NASHVILLE, Tenn. (WTVF) — Nearly a dozen doctors have written a letter to BlueCross BlueShield of Tennessee asking them to reconsider a new policy that could limit patients access to critical medication during emergency situations.
In early February BlueCross announced that in effort to save members money they would be implementing a new specialty pharmacy program. The company says this new program will help employers save around 20% on specialty drugs. But many doctors say the change in policy will put their patients at risk.
At a recent visit to her eye doctor Elisa Hertzan was being examined for macular degeneration, a disease which caused blindness in her left eye at age 35. Eliza now regularly gets shots of the drug Lucentis to help keep her from going blind in both eyes. The drug is often administered to Elisa on an emergency basis when she suddenly loses sight because of the disease.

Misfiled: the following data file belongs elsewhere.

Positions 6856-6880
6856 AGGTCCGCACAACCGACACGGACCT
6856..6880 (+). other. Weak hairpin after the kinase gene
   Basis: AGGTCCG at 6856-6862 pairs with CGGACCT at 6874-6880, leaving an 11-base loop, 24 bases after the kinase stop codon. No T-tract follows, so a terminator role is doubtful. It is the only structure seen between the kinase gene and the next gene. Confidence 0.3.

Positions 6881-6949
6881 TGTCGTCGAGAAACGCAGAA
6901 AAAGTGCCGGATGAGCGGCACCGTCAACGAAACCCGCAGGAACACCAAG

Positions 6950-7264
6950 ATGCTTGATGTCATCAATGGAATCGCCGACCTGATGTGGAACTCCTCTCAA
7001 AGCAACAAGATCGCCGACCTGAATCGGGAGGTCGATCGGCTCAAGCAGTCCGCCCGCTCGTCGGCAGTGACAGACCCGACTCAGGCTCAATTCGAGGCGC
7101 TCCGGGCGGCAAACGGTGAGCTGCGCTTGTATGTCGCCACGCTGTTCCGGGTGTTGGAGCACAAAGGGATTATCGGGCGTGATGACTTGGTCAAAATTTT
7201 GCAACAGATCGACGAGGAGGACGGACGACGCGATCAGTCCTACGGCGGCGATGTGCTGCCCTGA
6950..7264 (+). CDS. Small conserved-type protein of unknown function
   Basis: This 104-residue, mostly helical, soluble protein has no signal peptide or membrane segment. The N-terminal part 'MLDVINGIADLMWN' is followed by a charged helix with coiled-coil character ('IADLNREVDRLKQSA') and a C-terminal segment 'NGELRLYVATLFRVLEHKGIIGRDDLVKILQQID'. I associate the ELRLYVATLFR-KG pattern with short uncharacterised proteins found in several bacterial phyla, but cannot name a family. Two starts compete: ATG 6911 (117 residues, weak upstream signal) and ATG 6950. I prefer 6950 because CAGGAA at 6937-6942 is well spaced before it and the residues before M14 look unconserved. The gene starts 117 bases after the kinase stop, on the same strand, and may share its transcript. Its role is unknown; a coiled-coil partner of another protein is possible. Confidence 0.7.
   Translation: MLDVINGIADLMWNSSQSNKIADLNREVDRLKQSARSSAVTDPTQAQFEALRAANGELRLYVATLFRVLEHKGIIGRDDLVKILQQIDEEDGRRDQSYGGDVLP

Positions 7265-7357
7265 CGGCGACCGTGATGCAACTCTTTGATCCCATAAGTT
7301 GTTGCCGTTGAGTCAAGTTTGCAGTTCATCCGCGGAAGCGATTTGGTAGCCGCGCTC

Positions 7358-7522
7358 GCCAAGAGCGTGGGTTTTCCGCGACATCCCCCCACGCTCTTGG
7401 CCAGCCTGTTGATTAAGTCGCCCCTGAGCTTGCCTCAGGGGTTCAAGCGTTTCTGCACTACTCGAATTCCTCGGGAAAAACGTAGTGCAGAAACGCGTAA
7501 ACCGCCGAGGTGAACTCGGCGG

Now though Elisa's insurance provider, BlueCross BlueShield of Tennessee, has told Elisa and thousands of other patients and doctors that there will be a massive change to the way that medication is obtained.
"I could lose what little is left of my vision because of a policy that is not well thought out," she said.
Elisa's physician Dr. Carl Awh has written to Blue Cross saying he's worried that he will no longer be able to keep a readily available supply of Lucentis in his office. He is concerned some BlueCross patients could be forced to wait more than a day to get the medication that will now have to be ordered through a specialty pharmacy.
"I think BlueCross has identified an area where they can save money by not paying practices to manage this medication, that cost pales in comparison the risk we’re putting patients at," Dr. Awh said.
BlueCross says that are reviewing doctors concerns before implementing the policy change.